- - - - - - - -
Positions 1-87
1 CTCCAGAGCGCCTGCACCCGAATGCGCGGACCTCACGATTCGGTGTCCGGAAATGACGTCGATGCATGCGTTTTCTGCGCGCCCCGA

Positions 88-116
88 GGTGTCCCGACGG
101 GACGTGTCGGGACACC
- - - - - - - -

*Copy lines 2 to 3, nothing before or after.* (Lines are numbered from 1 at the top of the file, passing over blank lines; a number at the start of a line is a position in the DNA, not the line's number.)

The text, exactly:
1 CTCCAGAGCGCCTGCACCCGAATGCGCGGACCTCACGATTCGGTGTCCGGAAATGACGTCGATGCATGCGTTTTCTGCGCGCCCCGA

Positions 88-116